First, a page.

By Spencer . July 15, 2009 . 6:04pm
Rorona isn’t a brazen heroine. She’s shy and unsure about her role as the alchemist of Arland. Actually, Rorona is more interested in baking pies than transmuting things for the king.
Since Rorona is a timid and occasionally aloof Atelier Rorona isn’t an epic RPG focused on flashy fights. Combat is basic, it’s even simpler than Atelier Iris. You can attack, select skills like Rorona’s angel shot, flee, and defend from a menu. That’s it unless you’re controlling Rorona who also has item. Early on this is one of the most powerful commands because Rorona and her outspoken ally Cuderia mainly heal themselves with items.
Everything in battle is turn based except for assist moves. When Rorona and her allies take damage an assist meter starts to fill up. One full crystal equals one assist move, which can be used to make a partner deal an immediate follow up attack or cover Rorona from a single hit. Atelier Rorona gives players a generous amount of time to decide if they want to use their assist move to protect Rorona or save it for later. Battles freeze for a few seconds while you make up your mind. I’m pretty offensive so I usually let Rorona take hits and use assist attacks to defeat enemies faster.
Since monsters appear on the field you can avoid them. Fights aren’t the focus of Atelier Rorona anyway. The game is about finding raw materials on the field and combining them to fulfill requests. You’re an alchemist, not a fighter.
Atelier Rorona begins on year one, month one. Keep this in mind because time management is the crux of the game. Each time you enter a field a set number of days pass. The first field, the Neighborhood Woods, has multiple areas where you can search for things seeds. Each time you move into a new area, even if its in the same field you have to spend even more time. The system encourages players to carefully scour every corner for materials instead of speeding through dungeons.
Time is important because events have due dates. When the king sends Rorona a proclamation he expects Rorona to complete the assignment on or before that date. Front quests (i.e. main story quests) also require Rorona to synthesize items before a set amount of time passes. And time in Atelier Rorona flies.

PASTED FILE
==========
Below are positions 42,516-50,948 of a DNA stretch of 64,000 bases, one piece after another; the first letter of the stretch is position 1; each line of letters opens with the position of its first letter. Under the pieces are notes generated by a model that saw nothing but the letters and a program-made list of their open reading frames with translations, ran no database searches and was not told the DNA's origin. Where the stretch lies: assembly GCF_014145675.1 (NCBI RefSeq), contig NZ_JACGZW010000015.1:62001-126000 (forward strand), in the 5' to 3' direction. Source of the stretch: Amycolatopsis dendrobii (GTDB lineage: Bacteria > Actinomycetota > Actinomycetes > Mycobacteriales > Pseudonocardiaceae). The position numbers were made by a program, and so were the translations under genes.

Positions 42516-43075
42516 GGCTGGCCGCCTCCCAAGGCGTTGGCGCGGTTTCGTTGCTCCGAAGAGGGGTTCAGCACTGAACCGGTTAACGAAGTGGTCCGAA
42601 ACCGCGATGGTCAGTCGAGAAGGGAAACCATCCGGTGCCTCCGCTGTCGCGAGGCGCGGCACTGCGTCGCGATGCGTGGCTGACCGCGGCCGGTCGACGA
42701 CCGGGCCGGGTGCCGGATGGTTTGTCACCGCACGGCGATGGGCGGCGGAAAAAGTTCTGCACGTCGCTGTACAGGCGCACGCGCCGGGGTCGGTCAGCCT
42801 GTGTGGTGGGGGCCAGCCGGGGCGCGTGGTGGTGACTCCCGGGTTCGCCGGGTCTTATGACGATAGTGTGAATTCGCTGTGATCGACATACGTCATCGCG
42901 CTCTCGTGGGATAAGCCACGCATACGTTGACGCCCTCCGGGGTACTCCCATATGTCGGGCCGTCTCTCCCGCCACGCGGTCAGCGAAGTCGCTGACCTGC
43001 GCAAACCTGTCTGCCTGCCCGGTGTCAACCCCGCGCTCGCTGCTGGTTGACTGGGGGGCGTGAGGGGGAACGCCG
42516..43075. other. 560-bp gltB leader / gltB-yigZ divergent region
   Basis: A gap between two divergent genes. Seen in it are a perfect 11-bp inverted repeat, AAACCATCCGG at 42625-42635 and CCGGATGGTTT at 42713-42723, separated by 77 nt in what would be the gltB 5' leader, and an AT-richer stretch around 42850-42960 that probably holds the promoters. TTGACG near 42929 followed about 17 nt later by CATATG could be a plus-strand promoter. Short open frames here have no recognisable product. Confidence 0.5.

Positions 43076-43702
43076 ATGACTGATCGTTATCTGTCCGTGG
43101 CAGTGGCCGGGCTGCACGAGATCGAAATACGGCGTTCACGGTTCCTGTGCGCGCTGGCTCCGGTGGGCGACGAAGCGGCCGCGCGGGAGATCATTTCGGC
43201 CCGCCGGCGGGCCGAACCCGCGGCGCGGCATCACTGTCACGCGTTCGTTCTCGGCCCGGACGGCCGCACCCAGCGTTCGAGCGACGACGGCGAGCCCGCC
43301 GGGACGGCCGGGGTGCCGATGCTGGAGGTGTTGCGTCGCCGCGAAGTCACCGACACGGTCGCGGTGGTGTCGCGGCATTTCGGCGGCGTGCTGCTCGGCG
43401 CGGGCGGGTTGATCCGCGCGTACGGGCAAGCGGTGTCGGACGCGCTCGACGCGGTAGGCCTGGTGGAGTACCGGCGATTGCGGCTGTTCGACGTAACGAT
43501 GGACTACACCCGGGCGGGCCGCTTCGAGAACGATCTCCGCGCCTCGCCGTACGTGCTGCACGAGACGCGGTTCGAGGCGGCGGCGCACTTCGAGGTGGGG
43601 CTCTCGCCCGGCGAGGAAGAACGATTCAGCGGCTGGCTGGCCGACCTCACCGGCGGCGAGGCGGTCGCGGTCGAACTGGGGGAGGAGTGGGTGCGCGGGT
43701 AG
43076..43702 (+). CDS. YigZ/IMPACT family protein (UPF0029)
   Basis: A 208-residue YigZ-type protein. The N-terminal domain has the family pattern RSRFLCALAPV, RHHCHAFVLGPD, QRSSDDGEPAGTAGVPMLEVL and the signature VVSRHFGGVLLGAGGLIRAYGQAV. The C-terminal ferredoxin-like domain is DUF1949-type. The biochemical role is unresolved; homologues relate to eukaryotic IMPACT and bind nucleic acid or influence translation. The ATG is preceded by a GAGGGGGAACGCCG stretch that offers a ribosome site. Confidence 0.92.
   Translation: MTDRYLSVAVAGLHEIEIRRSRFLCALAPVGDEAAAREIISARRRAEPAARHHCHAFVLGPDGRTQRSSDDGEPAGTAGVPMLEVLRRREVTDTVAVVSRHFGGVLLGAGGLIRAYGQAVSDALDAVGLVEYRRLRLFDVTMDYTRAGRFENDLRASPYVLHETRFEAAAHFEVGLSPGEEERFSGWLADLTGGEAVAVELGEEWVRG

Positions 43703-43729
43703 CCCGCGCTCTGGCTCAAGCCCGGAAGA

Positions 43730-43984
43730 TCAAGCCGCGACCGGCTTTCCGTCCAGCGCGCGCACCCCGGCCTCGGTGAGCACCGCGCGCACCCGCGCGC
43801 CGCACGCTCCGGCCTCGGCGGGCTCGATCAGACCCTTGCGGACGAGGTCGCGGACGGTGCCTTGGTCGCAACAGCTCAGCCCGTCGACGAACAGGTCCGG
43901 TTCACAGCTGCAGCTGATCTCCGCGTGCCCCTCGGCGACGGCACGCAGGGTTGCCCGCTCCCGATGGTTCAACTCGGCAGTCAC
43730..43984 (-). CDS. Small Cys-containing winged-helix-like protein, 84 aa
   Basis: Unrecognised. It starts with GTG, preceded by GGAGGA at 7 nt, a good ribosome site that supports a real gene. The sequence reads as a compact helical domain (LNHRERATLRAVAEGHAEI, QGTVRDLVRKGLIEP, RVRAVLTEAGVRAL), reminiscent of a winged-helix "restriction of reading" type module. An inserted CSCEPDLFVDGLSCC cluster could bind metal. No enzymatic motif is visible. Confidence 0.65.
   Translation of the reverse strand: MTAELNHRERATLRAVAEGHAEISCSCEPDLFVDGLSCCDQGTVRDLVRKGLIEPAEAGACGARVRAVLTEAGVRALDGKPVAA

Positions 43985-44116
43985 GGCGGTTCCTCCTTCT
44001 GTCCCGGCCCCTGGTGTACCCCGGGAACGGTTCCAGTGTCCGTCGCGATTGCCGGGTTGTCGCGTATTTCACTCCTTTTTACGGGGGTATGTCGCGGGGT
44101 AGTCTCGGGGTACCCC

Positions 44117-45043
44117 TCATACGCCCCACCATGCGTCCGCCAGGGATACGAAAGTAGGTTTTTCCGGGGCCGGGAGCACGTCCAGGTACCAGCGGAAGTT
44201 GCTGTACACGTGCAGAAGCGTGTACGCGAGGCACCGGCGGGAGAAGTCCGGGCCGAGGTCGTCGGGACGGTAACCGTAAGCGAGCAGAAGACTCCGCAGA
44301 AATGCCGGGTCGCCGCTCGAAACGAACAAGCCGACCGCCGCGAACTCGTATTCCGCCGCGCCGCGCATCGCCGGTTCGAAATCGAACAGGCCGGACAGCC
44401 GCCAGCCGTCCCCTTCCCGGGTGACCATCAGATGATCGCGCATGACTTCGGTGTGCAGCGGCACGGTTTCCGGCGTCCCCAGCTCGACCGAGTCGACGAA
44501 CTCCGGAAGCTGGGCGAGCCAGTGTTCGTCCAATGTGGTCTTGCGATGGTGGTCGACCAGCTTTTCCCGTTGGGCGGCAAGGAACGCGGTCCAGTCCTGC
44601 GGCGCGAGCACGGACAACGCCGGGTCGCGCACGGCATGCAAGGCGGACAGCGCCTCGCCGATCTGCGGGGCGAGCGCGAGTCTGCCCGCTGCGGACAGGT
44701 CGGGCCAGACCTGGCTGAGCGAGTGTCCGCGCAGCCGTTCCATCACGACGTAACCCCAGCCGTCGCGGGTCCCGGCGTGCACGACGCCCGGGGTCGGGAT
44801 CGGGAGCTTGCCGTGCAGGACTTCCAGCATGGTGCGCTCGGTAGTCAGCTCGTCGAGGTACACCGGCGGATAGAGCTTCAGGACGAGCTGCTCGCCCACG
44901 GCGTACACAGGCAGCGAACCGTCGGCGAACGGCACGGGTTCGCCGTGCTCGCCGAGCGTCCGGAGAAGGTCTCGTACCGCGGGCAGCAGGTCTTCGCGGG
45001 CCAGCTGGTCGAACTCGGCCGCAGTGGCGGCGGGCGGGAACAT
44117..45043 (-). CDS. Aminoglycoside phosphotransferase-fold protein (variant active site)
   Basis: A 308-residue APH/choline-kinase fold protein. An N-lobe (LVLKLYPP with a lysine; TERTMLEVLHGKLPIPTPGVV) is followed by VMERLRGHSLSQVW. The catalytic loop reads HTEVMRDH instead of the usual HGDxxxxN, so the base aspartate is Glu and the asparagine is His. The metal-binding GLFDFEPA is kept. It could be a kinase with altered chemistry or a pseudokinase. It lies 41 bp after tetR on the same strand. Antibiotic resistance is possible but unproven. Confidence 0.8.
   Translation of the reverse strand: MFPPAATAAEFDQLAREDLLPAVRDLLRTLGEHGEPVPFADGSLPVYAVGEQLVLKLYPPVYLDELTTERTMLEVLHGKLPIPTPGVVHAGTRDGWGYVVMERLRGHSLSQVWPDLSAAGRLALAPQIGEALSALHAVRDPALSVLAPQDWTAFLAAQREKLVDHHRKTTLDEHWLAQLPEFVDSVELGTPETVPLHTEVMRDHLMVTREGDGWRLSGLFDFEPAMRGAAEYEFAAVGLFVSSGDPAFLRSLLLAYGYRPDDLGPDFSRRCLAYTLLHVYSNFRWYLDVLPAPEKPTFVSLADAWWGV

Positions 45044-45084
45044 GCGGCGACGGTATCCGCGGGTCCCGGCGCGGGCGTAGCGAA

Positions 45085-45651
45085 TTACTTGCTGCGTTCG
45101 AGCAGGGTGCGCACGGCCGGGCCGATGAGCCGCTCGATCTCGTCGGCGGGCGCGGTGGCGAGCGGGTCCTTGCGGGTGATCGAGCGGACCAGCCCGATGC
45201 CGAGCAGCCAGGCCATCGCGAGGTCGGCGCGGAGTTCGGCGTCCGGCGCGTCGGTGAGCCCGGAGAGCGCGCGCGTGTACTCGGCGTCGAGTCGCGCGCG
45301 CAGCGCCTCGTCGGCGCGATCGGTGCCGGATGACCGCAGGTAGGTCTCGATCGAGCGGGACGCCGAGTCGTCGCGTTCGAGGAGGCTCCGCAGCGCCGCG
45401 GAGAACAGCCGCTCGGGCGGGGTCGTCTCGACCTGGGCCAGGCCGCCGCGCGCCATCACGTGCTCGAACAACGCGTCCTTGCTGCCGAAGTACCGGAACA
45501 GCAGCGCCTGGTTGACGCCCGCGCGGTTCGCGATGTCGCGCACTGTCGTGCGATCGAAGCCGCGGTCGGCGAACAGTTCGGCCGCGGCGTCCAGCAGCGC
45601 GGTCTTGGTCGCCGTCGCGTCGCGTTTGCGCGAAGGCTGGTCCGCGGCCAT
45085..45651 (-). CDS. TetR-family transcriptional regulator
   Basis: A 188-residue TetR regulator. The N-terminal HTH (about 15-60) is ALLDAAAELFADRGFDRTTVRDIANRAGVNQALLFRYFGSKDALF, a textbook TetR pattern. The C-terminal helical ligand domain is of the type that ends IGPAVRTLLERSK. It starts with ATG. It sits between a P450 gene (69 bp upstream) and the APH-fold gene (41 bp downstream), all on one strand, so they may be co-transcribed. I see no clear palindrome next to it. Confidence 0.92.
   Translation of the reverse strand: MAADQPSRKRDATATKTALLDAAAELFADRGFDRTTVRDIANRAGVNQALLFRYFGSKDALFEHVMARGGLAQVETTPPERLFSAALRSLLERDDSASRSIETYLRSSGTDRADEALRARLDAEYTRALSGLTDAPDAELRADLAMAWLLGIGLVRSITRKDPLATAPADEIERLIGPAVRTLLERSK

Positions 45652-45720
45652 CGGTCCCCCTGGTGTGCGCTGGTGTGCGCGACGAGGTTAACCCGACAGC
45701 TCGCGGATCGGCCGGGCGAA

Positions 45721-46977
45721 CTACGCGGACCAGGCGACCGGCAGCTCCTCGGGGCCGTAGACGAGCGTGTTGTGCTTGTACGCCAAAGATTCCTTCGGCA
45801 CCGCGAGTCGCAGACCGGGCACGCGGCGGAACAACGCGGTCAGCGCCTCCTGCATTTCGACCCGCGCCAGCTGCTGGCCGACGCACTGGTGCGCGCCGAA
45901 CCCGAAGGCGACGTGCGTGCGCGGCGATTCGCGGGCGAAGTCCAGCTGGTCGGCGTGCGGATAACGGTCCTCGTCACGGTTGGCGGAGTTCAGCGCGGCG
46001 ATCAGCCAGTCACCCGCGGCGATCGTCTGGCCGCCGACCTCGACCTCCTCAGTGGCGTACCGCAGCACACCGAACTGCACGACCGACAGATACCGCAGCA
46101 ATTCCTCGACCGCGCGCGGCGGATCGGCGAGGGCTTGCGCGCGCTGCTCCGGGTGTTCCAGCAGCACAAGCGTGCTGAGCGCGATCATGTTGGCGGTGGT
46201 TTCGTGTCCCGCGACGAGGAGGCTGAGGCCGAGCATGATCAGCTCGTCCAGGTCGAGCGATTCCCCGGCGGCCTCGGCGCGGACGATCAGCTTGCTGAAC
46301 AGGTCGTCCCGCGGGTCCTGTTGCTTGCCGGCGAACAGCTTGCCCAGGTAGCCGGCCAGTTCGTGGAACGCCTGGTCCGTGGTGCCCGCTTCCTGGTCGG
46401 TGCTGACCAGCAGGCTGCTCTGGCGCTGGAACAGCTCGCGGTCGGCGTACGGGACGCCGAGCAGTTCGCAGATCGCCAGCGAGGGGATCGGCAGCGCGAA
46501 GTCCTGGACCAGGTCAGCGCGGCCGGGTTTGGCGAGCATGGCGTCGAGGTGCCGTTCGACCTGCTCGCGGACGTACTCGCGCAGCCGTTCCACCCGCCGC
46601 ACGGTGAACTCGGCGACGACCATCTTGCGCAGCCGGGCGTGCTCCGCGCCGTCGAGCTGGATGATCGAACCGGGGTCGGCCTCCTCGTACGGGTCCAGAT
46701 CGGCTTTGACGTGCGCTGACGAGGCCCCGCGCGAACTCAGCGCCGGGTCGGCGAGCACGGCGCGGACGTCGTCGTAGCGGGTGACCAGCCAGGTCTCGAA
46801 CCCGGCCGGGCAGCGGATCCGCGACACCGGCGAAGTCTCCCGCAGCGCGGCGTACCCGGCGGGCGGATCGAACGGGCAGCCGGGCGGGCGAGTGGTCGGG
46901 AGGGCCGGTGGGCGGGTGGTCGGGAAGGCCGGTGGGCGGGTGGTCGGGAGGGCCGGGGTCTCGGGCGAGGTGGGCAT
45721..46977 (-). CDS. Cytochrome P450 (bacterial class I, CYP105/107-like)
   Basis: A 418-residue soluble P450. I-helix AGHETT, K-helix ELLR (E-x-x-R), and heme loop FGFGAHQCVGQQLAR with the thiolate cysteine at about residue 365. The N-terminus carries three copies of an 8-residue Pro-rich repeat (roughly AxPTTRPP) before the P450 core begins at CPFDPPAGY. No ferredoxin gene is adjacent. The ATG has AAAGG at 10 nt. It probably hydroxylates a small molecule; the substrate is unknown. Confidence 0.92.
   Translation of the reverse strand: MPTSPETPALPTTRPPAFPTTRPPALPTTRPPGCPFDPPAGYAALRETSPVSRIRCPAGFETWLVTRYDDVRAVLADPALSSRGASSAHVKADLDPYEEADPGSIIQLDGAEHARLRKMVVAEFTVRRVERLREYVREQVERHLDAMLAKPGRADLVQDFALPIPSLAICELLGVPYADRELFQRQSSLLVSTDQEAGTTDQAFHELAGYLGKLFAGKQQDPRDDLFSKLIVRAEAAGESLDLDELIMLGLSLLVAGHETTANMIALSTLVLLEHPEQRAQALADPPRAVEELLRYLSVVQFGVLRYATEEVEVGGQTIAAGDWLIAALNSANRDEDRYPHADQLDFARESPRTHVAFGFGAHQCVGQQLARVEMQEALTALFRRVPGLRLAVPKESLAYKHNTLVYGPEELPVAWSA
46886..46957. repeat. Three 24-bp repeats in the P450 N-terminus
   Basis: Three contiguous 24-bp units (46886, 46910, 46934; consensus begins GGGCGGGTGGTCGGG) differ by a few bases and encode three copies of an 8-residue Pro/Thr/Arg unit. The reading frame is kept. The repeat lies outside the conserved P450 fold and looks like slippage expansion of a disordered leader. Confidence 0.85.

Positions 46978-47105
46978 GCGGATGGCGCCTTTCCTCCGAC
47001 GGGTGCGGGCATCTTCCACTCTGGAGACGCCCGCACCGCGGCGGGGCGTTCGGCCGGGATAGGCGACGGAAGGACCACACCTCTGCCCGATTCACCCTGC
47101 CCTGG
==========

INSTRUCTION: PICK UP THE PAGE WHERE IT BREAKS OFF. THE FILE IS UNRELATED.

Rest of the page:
Cooking takes time. Following alchemy recipes takes time and HP. Resting takes time, often multiple days to refill Rorona’s HP. Since Atelier Rorona is open ended you can and, if you don’t have a guide, probably will waste time.
I’m sure I didn’t do everything efficiently, but I figured out a few tricks along the way. First, make batches of items whenever possible, even if you don’t think you’ll need them. As long as you have enough ingredients, making one item or say five items takes the same amount of time. The limits are different with each recipe, but be sure to max out whatever you’re making for the day. Also, you don’t have to make every item. Some items, especially the king’s requests, can be purchased from stores, which can save Rorona time.
Perhaps, you shouldn’t worry too much about how you spend your time. Atelier Rorona is an open ended game with many endings. This might perturb perfectionists because you can’t go down every path in one run of game, but I like it now. The game’s flexible storyline makes Atelier Rorona is relaxing and should give it more replay value.
Atelier Rorona first grabbed attention because of its graphics and Gust did a fantastic job. However, there are little quirks like how you can’t rotate the camera and, if you’re the kind of person who notices strange video game physics, Rorona “floats” back to the ground after jumping. Also, Atelier Rorona isn’t “fully voiced”. Townspeople and even main characters may not speak when you run into them in town. During event scenes, so far, everyone talks.
These are minor details and they shouldn’t be taken too seriously. After all, this is a RPG where you can spend your time making pies instead of saving the world.
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